==== [[Shading languages: ARB assembly-level]] ====
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|-
 
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| valign="top" width="50%" colspan="2" |{{Text Block|[[GLSL : common mistakes]]|This section discusses common mistakes made when using GLSL.}}
This section discusses ARB_fragment_program and ARB_vertex_program.
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|-
 
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| valign="top" width="50%" colspan="2" |{{Text Block|[[Selecting a Shading Language]]|This section looks at each shading language's pros and cons, to help you decide which one is right for your project.}}
==== [[Shading languages: GLSL]] ====
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|-
 
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| valign="top" width="50%" colspan="2" |{{Text Block|[[Vertex Texture Fetch]]|This section looks at how to implement Vertex Texture Fetch.}}
This section discusses the OpenGL Shading Language, or GLSL.
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|-
 
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| valign="top" width="50%" colspan="2" |{{Text Block|[[Texture Sampling]]|This section looks at what happens when you sample a texture.}}
==== [[Shading languages: Cg]] ====
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|-
 
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| valign="top" width="50%" colspan="2" |{{Text Block|[[Geometry Shaders]]|Geometry Shaders.}}
This section discusses NVidia's Cg language.
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|-
 
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| valign="top" width="50%" colspan="2" |{{Text Block|[[GLSL : recommendations]]|This section makes a few recommendations.}}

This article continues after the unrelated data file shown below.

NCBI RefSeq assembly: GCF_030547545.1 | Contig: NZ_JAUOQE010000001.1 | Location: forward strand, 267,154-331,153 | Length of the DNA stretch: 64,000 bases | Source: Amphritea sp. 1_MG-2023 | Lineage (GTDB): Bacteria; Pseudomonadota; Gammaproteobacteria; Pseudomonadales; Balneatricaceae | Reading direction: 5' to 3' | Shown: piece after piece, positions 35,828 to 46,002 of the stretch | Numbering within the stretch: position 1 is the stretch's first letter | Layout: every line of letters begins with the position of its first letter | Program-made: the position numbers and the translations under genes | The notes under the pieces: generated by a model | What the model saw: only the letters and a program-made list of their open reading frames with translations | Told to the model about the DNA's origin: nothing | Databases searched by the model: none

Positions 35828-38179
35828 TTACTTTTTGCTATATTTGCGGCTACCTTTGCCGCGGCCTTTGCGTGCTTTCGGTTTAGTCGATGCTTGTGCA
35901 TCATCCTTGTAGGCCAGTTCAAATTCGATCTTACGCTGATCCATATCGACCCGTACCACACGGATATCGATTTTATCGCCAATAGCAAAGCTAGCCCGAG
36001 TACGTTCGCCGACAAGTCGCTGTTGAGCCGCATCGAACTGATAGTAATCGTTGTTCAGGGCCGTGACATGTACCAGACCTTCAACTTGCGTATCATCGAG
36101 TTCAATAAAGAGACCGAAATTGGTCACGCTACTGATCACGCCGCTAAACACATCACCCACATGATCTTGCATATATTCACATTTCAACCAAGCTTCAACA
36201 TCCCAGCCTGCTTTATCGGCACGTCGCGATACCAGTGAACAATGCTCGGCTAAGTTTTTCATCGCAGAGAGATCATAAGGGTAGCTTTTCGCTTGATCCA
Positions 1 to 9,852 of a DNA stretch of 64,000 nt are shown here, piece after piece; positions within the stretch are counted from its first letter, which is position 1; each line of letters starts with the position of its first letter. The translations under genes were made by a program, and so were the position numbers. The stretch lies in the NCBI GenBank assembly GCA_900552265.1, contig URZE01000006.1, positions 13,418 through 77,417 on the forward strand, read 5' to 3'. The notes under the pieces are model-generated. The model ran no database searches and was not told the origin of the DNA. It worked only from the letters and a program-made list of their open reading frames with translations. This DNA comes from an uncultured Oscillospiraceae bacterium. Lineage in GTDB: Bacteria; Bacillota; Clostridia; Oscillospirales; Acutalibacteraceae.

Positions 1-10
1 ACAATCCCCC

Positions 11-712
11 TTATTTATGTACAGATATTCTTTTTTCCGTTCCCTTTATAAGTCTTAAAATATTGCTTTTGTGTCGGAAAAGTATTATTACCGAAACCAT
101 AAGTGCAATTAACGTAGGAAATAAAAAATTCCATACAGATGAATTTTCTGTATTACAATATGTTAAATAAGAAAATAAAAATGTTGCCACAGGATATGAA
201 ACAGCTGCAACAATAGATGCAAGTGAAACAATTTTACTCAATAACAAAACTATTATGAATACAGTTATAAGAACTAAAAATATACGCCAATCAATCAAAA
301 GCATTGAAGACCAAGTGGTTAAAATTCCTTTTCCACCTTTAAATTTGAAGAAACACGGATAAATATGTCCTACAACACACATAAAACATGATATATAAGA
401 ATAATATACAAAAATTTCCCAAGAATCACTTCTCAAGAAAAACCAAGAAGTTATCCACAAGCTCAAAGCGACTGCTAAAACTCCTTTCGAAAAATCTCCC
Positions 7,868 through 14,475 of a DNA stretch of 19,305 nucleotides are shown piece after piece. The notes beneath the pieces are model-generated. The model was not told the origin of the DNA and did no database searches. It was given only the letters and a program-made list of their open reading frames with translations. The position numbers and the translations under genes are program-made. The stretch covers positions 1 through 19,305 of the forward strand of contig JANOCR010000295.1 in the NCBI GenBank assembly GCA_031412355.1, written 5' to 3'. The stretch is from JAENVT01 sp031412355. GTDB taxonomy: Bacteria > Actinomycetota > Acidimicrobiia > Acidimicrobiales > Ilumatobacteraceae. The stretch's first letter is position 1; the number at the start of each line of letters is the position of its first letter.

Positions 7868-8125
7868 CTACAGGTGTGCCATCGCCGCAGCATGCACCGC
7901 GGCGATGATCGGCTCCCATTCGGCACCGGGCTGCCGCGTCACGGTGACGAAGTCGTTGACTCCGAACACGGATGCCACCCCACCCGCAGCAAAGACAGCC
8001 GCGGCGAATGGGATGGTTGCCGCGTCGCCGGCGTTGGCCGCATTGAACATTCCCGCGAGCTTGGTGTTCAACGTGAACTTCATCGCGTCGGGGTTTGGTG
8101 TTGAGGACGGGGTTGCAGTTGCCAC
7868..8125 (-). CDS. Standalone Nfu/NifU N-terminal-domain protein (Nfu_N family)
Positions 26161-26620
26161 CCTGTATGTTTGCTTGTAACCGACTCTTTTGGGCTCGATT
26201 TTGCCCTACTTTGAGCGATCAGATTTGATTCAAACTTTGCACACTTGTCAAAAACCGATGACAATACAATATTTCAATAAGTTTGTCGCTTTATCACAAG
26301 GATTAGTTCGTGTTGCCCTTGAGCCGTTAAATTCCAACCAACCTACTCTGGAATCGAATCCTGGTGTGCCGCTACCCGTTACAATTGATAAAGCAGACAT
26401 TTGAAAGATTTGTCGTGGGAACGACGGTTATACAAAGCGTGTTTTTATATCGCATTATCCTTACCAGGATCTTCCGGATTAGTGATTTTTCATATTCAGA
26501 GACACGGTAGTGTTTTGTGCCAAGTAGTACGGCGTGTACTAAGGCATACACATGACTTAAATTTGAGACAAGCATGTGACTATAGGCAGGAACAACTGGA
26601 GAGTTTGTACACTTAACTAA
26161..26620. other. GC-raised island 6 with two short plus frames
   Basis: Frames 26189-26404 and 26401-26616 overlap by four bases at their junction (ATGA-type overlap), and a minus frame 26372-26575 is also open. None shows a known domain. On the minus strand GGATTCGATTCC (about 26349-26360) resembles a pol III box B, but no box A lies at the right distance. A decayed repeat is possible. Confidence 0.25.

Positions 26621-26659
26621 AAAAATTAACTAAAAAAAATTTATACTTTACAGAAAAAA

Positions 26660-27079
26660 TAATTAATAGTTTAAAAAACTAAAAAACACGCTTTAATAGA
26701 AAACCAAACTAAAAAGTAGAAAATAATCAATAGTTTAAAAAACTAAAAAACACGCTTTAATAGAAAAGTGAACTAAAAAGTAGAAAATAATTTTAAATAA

==== [[Shading languages: Which shading language should I use?]] ====
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|-
 
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| valign="top" width="50%" colspan="2" |{{Text Block|[[GLSL : nVidia specific features]]|This section looks at nVidia specific features.}}
This section looks at each shading language's pros and cons, to help you decide which one is right for your project.
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|-
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| valign="top" width="50%" colspan="2" |{{Text Block|[[GLSL : ATI/AMD specific features]]|This section looks at ATI/AMD specific features.}}
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[[Category:General OpenGL]]

Latest revision as of 07:37, 4 November 2012


Shading languages: General

All shading languages share common features and pretty much do the same thing with more or less restrictions/flexibility, for example all have vertex and fragment shaders with fixed functionality in between, all support vector types as a fundamental type and all generate interpolated fragments for the fragment program input from the vertex program output. Before delving into the details of any one language one should first understand what a shading language does in general and where it fits/what it replaces in the overall graphics pipeline.

OpenGL Shading Language (GLSL)

This section discusses the OpenGL Shading Language, or GLSL.

Shading languages: Cg

This section discusses NVidia's proprietary Cg Shading language.

Shading languages: ARB assembly-level

This section discusses ARB_fragment_program and ARB_vertex_program.

Shading languages: vendor-specific assembly-level

This section discusses the various vendor-specific shading languages.

GLSL : common mistakes

This section discusses common mistakes made when using GLSL.

Selecting a Shading Language

This section looks at each shading language's pros and cons, to help you decide which one is right for your project.

Vertex Texture Fetch

This section looks at how to implement Vertex Texture Fetch.

Texture Sampling

This section looks at what happens when you sample a texture.

Geometry Shaders

Geometry Shaders.

GLSL : recommendations

This section makes a few recommendations.

GLSL : nVidia specific features

This section looks at nVidia specific features.

GLSL : ATI/AMD specific features

This section looks at ATI/AMD specific features.